By Alejandra Blanco, former Director of the Environmental Fund, State of Jalisco, Mexico
Biodiversity offers enormous value to the economy and society of the Mexican state of Jalisco. The state is one of the most populous and economically thriving states in Mexico, and one of the most biodiverse with 4 million hectares of forests covering over 50 percent of the state. The health of our biodiversity, the economy and the citizens go hand in hand.
The state has also developed new conservation schemes, such as the biocultural landscape, which have led to a boost in nature-derived entrepreneurship. Other programmes, such as the ecosystem services programme fund, also serve as a catalyst for conservation. Both these schemes are legislated under the State Law of Ecological Balance and Environmental Protection and are a clear result of the movement to safeguard our natural capital.
Jalisco has seized opportunities to handle budgetary challenges caused by the pandemic. Despite designated biodiversity and forestry funds, financing gaps continue to hinder the creation of new, innovative financial solutions. The four specialized public funds (agricultural, environment, entrepreneurship, and forestry) were working in isolation, duplicating activities and missing opportunities to create state-wide projects. Also, the funds’ focus on development of productive sectors, sustainable use of resources, and economic development of micro and small businesses, meant the potential for mainstreaming biodiversity was present but untapped. The Ministry of Finance was not aware of the funds’ potential to channel additional resources for environmental initiatives. The state has a clear long-term plan to link its biodiversity strategy with sectoral policies.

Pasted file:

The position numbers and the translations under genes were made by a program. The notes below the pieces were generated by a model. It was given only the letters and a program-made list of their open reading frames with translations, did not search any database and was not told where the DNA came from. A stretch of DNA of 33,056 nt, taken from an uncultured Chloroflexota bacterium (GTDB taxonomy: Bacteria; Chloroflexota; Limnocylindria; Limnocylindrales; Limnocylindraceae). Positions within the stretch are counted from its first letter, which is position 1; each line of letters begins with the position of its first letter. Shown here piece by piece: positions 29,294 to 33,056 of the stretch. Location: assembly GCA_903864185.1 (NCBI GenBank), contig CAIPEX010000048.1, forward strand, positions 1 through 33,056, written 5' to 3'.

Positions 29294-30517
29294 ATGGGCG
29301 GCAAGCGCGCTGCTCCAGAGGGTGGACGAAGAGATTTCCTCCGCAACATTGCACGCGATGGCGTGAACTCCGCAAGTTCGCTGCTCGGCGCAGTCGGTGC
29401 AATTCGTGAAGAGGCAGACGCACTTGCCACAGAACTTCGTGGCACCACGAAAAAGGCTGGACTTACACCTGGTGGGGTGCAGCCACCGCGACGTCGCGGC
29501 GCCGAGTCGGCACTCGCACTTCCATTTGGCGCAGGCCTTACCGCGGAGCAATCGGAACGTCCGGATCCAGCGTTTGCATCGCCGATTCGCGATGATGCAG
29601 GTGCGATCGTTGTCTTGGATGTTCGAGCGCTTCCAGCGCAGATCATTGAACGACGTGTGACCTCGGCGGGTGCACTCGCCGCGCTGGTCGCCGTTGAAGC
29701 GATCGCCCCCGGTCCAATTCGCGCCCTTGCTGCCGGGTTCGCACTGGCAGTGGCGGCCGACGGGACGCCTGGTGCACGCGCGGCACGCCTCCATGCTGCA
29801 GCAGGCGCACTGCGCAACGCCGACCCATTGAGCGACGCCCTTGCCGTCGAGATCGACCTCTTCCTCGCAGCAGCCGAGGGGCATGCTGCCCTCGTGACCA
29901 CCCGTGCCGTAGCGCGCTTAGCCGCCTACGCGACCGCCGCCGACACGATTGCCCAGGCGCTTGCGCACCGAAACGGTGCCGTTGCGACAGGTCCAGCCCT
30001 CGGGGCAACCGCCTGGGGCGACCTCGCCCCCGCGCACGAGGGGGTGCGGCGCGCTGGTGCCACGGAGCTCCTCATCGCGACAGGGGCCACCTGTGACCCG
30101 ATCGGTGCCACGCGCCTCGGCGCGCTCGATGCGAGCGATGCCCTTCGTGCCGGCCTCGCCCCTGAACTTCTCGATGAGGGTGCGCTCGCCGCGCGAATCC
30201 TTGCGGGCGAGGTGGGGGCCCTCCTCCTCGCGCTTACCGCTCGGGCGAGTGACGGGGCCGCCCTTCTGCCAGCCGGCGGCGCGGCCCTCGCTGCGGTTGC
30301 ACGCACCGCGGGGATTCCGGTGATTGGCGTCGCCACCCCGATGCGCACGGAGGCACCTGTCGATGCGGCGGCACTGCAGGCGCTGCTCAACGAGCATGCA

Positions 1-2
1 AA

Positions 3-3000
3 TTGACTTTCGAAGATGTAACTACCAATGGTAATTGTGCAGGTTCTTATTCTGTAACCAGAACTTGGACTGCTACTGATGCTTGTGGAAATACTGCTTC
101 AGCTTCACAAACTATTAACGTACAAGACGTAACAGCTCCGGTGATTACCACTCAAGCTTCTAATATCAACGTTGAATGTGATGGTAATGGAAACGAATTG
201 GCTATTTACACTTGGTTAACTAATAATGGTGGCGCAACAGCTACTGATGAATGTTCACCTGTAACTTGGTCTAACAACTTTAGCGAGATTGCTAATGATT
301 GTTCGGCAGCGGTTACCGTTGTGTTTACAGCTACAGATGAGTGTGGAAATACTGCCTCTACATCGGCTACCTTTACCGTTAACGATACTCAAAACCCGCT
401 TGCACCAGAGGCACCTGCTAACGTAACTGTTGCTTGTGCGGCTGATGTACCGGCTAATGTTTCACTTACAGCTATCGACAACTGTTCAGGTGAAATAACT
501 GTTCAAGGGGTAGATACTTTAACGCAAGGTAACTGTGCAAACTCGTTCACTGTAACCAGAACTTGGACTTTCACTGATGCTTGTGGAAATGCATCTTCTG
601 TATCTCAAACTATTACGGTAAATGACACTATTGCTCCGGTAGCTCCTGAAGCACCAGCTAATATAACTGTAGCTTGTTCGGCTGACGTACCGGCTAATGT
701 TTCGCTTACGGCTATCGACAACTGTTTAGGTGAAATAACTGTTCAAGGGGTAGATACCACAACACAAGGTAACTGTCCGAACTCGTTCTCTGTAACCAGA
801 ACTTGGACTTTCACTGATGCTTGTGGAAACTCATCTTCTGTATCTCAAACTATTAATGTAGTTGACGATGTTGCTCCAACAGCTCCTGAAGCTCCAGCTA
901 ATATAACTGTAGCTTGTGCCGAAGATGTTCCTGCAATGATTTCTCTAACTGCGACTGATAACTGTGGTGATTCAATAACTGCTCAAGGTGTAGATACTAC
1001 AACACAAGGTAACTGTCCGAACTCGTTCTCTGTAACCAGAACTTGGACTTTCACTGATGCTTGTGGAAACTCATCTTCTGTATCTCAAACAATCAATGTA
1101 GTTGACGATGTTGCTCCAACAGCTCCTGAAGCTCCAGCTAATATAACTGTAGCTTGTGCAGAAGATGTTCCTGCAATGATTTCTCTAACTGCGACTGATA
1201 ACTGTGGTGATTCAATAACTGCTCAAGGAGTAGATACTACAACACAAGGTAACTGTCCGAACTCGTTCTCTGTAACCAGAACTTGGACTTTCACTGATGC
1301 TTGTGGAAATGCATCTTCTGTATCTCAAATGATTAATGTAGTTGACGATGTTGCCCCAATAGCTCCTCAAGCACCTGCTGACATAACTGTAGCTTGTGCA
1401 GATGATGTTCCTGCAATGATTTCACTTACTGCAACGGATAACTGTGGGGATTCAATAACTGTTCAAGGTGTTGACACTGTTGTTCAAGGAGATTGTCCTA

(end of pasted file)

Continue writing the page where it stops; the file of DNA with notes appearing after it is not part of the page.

Other areas being prioritized to achieve the state’s goals are: the REDD+ state strategy; the protected areas programme; the sustainable forestry development programme; the fire management programme; the comprehensive waste management programme; and the climate change strategy.
BIOFIN helped map all available financial mechanisms in the state, and began implementing biodiversity finance solutions. One solution was to link the main public funds and create overarching common objectives, indicators and goals aligned to the SDGs.
Thanks to this work, the four funds are now well aligned. Each programme complements the others, financing activities related to each specific area while working towards the same common goal. An excellent example of this new alignment was the programme for conversion to sustainable livestock, which saw: the Agriculture Fund financing protein banks; the Forestry Fund financing tree nurseries; and the Environmental Fund financing implementation of new sustainable practices.
Other examples of convergence include: the Entrepreneurship Fund providing livestock producers with access to credits; financial cooperatives and micro-finance organisations developing initiatives to access credit; the Agriculture Fund financing subsidies related to sustainable activities; the forage management programme; and the Environmental Fund assisting with forestry carbon bonds.